Well, it’s happened.
I am slowly freezing to death.

photo 2 (2)   photo 1 (1)

bundled_up_2-300x298I woke up this morning to minus 17, blue skies, and pure sunshine. There is something truly serene about days like this though, because not many people are on the streets and those that are, are so bundled that they walk awkwardly with their arms slightly separated from their bodies, with their heads down and boots shuffling.

My mail adventure went well last night (I know you were curious). On my crunchy march back through the snow, I realized I have been faking being Canadian these last 7 years.  I mean, let’s face it Lower Mainland friends, that’s not real Canadian cold. Yes, yes, yes, the Vancouver cold is bone-chilling and humid, but it’s not minus fucking twenty and there is no snow blowing into your soul.  The cold was chomping at my face yesterday as we did errands, in the dark, at 5:00pm.

You’ve got FLOWERS – just sayin’.

Something about living in winter-touched Canada, full-time (not for a one week ski bunny vacation with a hot tub) brings you into an exclusive club.  Daily life is just different, and if you’ve never lived it, I think you probably should, or else you will be a fake-Canadian forever.

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Some of what you’re missing:

  • Snow is constant. It’s not a one day, premium event that halts all further city movement. It’s always cold and its always white (or brown … I guess).
  • You must own a snow shovel and a bucket of salt, and clearing the sidewalk is your responsibility. You will be shunned and judged if you do not do this.
  • Sounds. You wake to the sound of the plows working on the roads.  That’s how you know more snow has come. This helps you judge how much earlier you should get out of that amazingly warm bed.
  • Time. It takes at least 10-15 minutes of extra time to get out the door.  You must heat up your car, remove the snow, remove the ice, pick the ice off the windshield wiper, defrost the windshield, and ensure you have ALL the layers.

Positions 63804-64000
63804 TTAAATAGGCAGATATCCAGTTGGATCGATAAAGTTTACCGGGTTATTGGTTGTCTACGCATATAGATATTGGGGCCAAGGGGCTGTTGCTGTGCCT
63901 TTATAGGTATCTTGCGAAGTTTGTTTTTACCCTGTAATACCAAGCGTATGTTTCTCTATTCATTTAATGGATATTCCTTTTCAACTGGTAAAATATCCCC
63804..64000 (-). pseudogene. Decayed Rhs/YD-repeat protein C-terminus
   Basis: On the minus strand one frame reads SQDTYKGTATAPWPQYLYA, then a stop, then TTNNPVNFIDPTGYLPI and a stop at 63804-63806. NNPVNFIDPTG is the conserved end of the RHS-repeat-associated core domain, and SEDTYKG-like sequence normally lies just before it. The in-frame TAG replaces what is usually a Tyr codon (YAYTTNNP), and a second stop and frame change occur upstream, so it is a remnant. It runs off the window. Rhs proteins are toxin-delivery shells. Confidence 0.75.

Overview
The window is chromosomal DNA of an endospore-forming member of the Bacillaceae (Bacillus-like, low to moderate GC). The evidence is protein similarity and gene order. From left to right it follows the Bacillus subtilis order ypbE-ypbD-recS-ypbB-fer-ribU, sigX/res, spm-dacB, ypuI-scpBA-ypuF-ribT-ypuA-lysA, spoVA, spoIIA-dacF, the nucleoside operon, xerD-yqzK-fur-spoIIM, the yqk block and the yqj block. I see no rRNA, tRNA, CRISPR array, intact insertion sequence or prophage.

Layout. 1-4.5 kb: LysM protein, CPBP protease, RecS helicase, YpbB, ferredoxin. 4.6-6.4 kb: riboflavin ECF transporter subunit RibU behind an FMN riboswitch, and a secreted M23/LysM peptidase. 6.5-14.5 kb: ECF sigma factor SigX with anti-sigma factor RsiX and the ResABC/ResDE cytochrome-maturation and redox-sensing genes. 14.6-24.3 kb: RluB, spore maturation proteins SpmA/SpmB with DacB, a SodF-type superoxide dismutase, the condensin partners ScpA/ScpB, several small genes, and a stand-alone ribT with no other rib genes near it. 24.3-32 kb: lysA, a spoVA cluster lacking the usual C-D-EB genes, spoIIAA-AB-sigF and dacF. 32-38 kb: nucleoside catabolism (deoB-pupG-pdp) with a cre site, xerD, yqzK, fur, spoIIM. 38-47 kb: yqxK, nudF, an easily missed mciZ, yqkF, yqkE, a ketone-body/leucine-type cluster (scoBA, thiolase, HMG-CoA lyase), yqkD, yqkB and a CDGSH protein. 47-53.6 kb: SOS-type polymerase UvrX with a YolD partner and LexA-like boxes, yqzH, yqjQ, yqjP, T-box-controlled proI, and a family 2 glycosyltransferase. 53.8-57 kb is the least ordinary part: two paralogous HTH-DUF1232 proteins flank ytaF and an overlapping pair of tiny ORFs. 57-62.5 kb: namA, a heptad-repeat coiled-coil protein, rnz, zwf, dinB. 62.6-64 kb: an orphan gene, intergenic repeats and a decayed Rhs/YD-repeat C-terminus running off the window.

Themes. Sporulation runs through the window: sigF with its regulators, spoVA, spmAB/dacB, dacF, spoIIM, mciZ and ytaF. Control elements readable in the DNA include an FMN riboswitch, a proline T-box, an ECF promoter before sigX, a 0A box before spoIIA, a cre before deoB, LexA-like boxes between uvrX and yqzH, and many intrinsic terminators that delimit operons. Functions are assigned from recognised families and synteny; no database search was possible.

photo 1 (2)
  • Cars. Cars are automatically sold with block heaters. Even still, sometimes, your car doesn’t start because you forgot to plug it in. Click, click, click. Ugh.
  • Studs. No, not the hot men, the ones on tires. The sound of them is normal to you, and doesn’t cause stares of panicked distain or confusion.
  • Tires. Speaking of tires, you must change yours in October and in April.  If you do not, you suck, because while I can confidently stop with my winters, you are probably going to kill me with your all seasons.

Seasonal bonus! There is up to a 2 week waiting period to get your winter tires put on in October. Unless you want to go to Kal-Tire at 7am and wait in line for hours.

  • Fun. You too can wait in a bar line in February, for your best friends birthday, in minus 10. Yes, you are wearing  all the layers.  You will not wait for more than 30 minutes though, because you will probably shrivel and shake out of existence.
  • Boots. You must buy winter boots. Sure, you can wear those sexy, non-winter boots … but then you will have wet, frozen feet and you will probably slip to your death. Are you willing to die for those boots, ma’am? Plus, the salt will ruin them anyway.

In summary, non-fake Canadians risk death daily and create miracles by leaving their homes. Every time I got in the car yesterday I cried a little (a lot), as I waited again for my car to warm itself. But at least I looked cute in my toque!

Do you have winter stories? Are you a fake-Canadian or a real one?


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